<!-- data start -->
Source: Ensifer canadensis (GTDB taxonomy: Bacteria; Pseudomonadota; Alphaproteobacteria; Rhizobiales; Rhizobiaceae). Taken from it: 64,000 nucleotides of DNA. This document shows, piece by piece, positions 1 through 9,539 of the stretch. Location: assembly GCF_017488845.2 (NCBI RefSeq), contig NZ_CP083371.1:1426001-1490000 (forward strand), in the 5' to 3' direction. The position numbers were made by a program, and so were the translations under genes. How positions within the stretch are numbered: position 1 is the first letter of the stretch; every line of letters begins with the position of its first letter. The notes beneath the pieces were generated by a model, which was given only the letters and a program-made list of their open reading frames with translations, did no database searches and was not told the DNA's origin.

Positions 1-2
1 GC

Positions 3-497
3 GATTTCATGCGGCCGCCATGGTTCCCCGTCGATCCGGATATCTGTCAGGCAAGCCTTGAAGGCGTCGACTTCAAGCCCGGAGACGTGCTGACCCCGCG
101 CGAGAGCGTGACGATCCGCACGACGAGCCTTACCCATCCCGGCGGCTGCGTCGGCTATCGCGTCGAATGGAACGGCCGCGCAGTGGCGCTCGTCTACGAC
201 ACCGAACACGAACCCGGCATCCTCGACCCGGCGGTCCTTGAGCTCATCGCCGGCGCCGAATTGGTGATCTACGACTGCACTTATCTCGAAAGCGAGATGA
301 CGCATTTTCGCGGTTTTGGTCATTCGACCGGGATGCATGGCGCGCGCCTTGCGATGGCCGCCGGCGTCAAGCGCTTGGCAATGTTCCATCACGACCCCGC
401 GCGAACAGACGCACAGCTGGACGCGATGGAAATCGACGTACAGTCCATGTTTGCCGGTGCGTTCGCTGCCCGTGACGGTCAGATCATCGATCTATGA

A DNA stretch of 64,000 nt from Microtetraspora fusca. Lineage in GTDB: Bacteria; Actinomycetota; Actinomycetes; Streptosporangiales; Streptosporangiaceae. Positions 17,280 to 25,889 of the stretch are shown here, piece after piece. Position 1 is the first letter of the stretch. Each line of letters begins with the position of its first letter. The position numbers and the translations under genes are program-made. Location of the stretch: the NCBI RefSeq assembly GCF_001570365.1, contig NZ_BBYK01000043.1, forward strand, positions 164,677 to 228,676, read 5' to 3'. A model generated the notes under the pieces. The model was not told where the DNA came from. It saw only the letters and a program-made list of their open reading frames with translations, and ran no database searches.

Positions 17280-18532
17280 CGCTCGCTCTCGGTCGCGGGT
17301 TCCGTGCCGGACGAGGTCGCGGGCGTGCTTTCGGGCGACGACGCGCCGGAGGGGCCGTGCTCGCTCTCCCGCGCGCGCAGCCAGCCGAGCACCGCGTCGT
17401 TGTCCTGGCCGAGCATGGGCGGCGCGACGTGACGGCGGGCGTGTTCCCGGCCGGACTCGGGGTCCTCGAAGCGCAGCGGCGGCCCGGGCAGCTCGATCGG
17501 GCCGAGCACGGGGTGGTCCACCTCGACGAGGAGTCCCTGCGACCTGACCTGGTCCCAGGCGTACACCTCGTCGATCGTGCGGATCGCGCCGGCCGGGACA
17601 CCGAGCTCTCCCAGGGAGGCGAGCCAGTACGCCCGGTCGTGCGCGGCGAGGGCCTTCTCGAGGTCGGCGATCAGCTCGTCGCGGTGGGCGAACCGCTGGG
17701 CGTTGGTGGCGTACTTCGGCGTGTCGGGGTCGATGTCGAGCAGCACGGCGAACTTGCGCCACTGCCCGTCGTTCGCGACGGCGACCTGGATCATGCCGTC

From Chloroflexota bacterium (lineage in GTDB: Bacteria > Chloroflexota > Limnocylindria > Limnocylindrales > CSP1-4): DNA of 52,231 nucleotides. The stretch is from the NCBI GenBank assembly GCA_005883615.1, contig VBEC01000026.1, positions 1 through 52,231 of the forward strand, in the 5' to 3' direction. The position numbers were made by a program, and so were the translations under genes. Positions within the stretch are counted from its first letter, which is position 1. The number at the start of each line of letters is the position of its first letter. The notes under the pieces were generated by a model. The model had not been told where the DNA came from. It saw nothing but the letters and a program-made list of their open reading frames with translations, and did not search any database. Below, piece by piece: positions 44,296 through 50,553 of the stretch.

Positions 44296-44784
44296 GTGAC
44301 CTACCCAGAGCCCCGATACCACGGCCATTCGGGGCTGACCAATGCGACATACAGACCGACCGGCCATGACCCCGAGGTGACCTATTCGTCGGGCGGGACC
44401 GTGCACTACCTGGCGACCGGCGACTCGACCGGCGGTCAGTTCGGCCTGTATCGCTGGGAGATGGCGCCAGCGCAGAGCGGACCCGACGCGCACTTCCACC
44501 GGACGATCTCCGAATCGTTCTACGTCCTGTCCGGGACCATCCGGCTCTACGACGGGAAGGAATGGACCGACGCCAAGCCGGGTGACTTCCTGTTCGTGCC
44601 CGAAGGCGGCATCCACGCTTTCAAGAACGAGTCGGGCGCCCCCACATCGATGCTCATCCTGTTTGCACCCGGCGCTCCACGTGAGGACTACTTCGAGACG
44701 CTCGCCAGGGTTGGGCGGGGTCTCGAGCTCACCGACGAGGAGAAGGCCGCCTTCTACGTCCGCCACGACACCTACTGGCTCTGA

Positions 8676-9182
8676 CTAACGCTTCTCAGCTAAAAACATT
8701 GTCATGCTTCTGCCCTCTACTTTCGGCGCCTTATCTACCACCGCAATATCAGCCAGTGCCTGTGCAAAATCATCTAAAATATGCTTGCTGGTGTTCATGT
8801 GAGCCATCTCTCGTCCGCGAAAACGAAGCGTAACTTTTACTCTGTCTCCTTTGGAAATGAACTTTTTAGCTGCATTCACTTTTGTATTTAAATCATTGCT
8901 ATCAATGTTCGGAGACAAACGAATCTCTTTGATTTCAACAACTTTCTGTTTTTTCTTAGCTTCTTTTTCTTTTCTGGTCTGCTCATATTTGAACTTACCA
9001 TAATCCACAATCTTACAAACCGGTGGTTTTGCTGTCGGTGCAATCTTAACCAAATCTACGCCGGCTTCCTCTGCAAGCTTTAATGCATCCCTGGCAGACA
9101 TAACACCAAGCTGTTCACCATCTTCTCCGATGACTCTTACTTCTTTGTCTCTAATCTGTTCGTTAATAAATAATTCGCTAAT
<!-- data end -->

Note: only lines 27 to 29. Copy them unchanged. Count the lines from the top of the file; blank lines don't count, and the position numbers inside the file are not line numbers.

8676 CTAACGCTTCTCAGCTAAAAACATT
8701 GTCATGCTTCTGCCCTCTACTTTCGGCGCCTTATCTACCACCGCAATATCAGCCAGTGCCTGTGCAAAATCATCTAAAATATGCTTGCTGGTGTTCATGT
8801 GAGCCATCTCTCGTCCGCGAAAACGAAGCGTAACTTTTACTCTGTCTCCTTTGGAAATGAACTTTTTAGCTGCATTCACTTTTGTATTTAAATCATTGCT